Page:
Coalition for Life loses suit over signs


Eagle Staff Writer

Local anti-abortion protesters standing in front of Planned Parenthood don’t have the right to place signs in the right-of-way, and the Bryan Police Department isn’t wrong for investigating such violations, a federal judge has ruled.

The judge’s decision last Friday brings a tentative close to a lawsuit filed by the Coalition for Life and several individual protesters in 2002. They claimed the city violated their constitutional rights to free speech when it banned them from leaving their signs unattended.

It is legal to hold or wear a sign in a public right-of-way so long as it is not left on the ground, according to Bryan’s sign ordinance.

“ This is pretty much what we expected at this level,” Coalition for Life Director David Bereit said Tuesday. The group plans to appeal the ruling, he said.

City officials, police and local abortion rights activists said they’ve been celebrating the decision, which most learned about Tuesday.

“ I was ecstatic over it,” Mayor Jay Don Watson said, explaining that he is most thrilled that the judge’s decision will vindicate the city’s exemption to the rule for flags. “Sometimes when you feel something you have to go forward with it, like the flag issue.”

Judge Kenneth Hoyt of the U.S. District Court in Houston wrote in his decision that “the city has the police power to define and regulate commercial signs.”

“ The court is of the opinion that the Coalition for Life’s arguments are unmeritorious,” he wrote.

The Bryan City Council has refined its sign ordinance several times in the past six months to clarify any ambiguities in the law that might have existed before, the judge also wrote. Those changes add in making the Coalition’s argument moot, he said.

Among the city’s revisions was a controversial measure to ban all signs and flags from rights-of-way. It was later revised again to allow the Boy Scouts to hold their annual fund-raiser in which American flags are placed in front of businesses.

Planned Parenthood’s director of community services, Debbie McCall, commended the Bryan City Council on Tuesday for “backing their own ordinance and standing their own ground against a very antagonistic group.”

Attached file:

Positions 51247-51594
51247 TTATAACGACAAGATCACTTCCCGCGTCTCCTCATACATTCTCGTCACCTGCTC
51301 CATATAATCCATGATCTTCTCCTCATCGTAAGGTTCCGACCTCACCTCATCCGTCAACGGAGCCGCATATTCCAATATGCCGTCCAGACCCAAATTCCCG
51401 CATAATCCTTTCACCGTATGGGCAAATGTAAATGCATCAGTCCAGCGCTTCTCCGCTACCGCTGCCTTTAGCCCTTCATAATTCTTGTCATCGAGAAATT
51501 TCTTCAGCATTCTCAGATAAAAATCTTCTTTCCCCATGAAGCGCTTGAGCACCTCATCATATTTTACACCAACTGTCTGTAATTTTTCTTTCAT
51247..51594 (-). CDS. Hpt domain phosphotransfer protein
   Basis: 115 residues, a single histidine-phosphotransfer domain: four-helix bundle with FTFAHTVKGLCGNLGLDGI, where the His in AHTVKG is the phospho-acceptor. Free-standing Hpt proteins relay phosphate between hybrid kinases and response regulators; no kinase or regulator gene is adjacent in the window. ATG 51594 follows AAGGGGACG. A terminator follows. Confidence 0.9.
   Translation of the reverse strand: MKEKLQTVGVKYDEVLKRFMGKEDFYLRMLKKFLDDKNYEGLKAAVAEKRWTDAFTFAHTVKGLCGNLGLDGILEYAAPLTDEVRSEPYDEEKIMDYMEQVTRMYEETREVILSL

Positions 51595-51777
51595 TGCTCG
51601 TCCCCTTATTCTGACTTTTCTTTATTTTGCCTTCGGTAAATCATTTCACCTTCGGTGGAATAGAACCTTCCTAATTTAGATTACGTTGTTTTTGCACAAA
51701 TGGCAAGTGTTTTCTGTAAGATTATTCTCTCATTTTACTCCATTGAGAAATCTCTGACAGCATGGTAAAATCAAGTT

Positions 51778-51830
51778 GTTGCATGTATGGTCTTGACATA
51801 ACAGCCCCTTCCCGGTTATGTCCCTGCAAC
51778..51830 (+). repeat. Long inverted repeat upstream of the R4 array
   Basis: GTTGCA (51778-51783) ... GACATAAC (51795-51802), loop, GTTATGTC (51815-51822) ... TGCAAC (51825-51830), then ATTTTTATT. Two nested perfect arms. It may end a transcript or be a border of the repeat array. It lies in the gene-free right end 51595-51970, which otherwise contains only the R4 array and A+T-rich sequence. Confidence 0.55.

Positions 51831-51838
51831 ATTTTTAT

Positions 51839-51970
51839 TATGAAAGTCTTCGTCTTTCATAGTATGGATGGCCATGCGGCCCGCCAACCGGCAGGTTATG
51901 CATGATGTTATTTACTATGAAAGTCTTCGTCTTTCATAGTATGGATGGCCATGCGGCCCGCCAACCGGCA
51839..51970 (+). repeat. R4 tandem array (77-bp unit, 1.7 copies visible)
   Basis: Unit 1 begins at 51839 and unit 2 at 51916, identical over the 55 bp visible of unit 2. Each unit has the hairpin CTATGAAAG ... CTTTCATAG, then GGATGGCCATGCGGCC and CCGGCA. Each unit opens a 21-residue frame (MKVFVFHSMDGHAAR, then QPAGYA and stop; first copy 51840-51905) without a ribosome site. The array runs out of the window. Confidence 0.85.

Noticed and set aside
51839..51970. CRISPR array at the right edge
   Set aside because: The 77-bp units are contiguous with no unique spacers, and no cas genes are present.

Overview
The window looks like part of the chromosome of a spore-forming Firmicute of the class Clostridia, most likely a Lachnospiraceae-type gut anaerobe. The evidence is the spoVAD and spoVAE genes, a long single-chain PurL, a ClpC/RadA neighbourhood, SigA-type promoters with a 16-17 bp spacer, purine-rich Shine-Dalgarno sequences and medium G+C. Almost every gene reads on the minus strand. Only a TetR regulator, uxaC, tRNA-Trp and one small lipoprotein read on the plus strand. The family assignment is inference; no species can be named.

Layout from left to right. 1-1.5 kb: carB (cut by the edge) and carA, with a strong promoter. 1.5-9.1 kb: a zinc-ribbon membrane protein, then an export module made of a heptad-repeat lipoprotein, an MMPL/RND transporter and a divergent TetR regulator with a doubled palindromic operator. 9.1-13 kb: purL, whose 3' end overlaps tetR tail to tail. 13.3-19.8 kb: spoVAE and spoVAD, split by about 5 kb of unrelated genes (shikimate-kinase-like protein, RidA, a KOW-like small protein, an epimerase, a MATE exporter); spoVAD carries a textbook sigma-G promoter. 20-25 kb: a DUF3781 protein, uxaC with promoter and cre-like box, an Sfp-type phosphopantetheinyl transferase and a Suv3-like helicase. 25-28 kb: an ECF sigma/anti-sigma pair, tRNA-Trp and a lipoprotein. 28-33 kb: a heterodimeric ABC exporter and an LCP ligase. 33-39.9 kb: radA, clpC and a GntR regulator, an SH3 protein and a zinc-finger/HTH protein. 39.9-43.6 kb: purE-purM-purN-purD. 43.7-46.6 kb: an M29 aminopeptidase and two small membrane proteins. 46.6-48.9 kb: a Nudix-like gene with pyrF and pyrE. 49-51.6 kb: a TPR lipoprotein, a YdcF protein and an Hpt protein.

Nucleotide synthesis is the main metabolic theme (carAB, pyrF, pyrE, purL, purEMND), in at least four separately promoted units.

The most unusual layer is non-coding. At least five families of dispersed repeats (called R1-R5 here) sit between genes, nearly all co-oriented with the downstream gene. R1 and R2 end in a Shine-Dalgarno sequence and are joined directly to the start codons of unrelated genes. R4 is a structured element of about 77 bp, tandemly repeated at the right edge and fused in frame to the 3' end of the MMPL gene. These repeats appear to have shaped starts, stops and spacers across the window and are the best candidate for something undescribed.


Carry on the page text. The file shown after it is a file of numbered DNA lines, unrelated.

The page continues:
“ We firmly believe that police officers must be allowed to do their job, which is to enforce the law fairly and maintain peace in their communities,” she added in a written statement.

In the lawsuit, the Coalition provided police reports to support their argument that members were unfairly singled out by the Bryan Police Department because of their religious beliefs.

But officers cautioning protesters that they aren’t allowed to set signs on the ground does not constitute harassment, the judge wrote. And it also isn’t wrong for police to investigate complaints against protesters, he said.

“ The Coalition for Life and its members are not entitled to immunity from the law, nor are they entitled to absolute First Amendment rights,” Judge Hoyt wrote. “The claims that the members have brought to the court’s attention are isolated incidents that do not evince a pattern of police misconduct.”

Bereit said Tuesday he welcomes police involvement as the contentious abortion issue continues to be debated in front of Planned Parenthood.

“ We hope the authorities stay involved,” he said. “We just want to make sure in the future everything is handled in a fair and just way.”

Even if the city’s revised ordinance is considered fair, Bereit said, he hopes to have the lawsuit carried on to a higher court because the judge didn’t address whether protesters’ rights were violated before the city’s revisions.

“ There was damage done that needs to be addressed,” he said.

While the Coalition isn’t seeking monetary compensation, he added, such a decision would vindicate the protesters and set a precedent for other protesters in the state.

But the current decision is a vindication for the city and the police department, Bryan Police Chief Mike Strope said Tuesday.

“ I don’t think that anyone in the department here felt we did anything wrong,” he said. “I’m certainly glad a federal judge concurs.”

The lawsuit has been a distraction for the department over the past year, but officers have continued to play the part of neutral peacekeeper, he said.

“ I hope now we have an understanding of the role Bryan PD plays,” he said, explaining that the office responds to and investigates complaints regardless of a person’s stance on the abortion issue.

“We’re here for everyone,” he said. “That was the case two years ago. That remains the case.”

• Craig Kapitan’s e-mail address is ckapitan@theeagle.com.

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